If you have been long time follower of my blog, you might be aware that I have a theory that with the advent of recent Speculative Fiction including (but not limited to) Harry Potter and Urban Fantasy the old idea that technology will ultimately wipe out all magic (as proposed by such classics as The Lord of the Rings, Narnia, and Wizard of Oz) has since been changed to the idea that magic and technology are parallel and coexisting worlds instead (something that I think THEOLOGY needs to catch up on…see full theory here )
So Steampunk, is our re-writing of the collective narrative, showing that even if technology had been bigger and more present in the Victorian Era, no way in the world would it have done away with magic…or religion for that matter…
There also tends to be good narratives inserting women heroines, non-hetereo-normative romances as well as developing ethnically empowering narratives. Writing the novels in such a way that they broaden our understanding of history
Steampunk, now, because it is fairy tales and technology…and people in history…we can see it better now….
Steampunk is the next step on Speculative Fiction’s natural development as it narrates itself through the contemporary world as it is today
Baskerville Affair by Emma Jane Holloway
Evie Cooper is a not quite fashionable young girl living in London in the midst of the Steam Barons Rule.
Part Steampunk, Part Revolution, Part Mystery this book follows the adventures of Evie Cooper and her closest friends during a tumulteous Time.
“You have to decide that for yourself” Variations of this line are put forward by characters of all stripes indicating, strongly, that who you are depends highly on who you decide to be and no one can really tell you how that is going to work out for you….this could be the theme song of the entire book–making me a very happy Katy.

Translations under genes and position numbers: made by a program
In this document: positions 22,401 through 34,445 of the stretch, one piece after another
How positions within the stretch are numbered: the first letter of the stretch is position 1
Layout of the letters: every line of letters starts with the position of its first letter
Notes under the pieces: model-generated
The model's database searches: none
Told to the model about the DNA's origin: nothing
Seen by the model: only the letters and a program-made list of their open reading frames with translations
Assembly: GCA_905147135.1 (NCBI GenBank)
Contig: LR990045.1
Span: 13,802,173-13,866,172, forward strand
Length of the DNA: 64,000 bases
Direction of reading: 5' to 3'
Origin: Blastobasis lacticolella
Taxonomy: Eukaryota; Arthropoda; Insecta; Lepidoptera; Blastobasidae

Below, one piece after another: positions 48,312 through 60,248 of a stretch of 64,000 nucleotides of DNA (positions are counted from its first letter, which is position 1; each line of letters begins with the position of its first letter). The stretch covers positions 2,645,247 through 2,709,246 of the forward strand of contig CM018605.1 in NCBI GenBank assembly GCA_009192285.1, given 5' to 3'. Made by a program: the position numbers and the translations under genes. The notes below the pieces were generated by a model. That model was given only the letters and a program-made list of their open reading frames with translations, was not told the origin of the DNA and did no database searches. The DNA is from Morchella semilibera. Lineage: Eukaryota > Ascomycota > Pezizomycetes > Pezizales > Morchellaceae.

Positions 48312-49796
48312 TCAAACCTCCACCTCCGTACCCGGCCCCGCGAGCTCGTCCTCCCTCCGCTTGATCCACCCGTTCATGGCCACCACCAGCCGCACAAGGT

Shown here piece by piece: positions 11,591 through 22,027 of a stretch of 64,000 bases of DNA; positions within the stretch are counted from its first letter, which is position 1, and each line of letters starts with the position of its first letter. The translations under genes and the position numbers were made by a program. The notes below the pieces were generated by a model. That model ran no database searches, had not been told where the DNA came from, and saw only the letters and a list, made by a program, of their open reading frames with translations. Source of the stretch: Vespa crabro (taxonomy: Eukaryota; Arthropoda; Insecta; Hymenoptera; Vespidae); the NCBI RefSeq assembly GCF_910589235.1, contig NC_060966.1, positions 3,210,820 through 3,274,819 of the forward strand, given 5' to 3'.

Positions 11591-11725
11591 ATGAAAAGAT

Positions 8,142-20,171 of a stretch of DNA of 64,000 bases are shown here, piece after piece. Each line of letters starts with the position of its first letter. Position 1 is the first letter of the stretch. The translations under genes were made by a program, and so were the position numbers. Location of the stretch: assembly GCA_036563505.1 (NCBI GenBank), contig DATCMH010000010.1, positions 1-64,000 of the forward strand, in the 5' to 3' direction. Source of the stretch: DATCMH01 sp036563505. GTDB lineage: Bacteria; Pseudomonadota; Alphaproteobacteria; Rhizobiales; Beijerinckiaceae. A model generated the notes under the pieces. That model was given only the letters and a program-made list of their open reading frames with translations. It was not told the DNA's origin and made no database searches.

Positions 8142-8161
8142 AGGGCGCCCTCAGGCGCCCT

Things I liked about this book
1. Character development (everyone develops, everyone)
2. Fleshed out characters (good and evil more often turn to gray, and love is highly valued)
3. Love Triangles…but they are relevant to the plot
4. London: Victorian Age
5. Steam Punk
6. If you’ve read Holmes (YAY) you get Lotsa extra plot points!
7. Class Revolution: This book takes on income differences and revolution in an interesting way (causing some fun 99% thoughts), down with the Steam Barons….
Things to note: The main character is a little annoying at times (she is definitely a teenager when compared to characters such as Mary Russell) and the plot is not strong on the mystery and be warned there is a love triangle, however the strong characters of which there are many who we get to know and see develop and the play with family dynamics are awesome. And the fact that no one is condemned to be evil if they choose not to be is great (I’m a sucker for redemption) Of course I always love Victorian era women, because if they are awesome by today’s standards they are even more awesome for stepping out in a restrictive age…I love me a rebellious woman
And I hope there is another trilogy exploring this underworld with WAY more Holmes in it….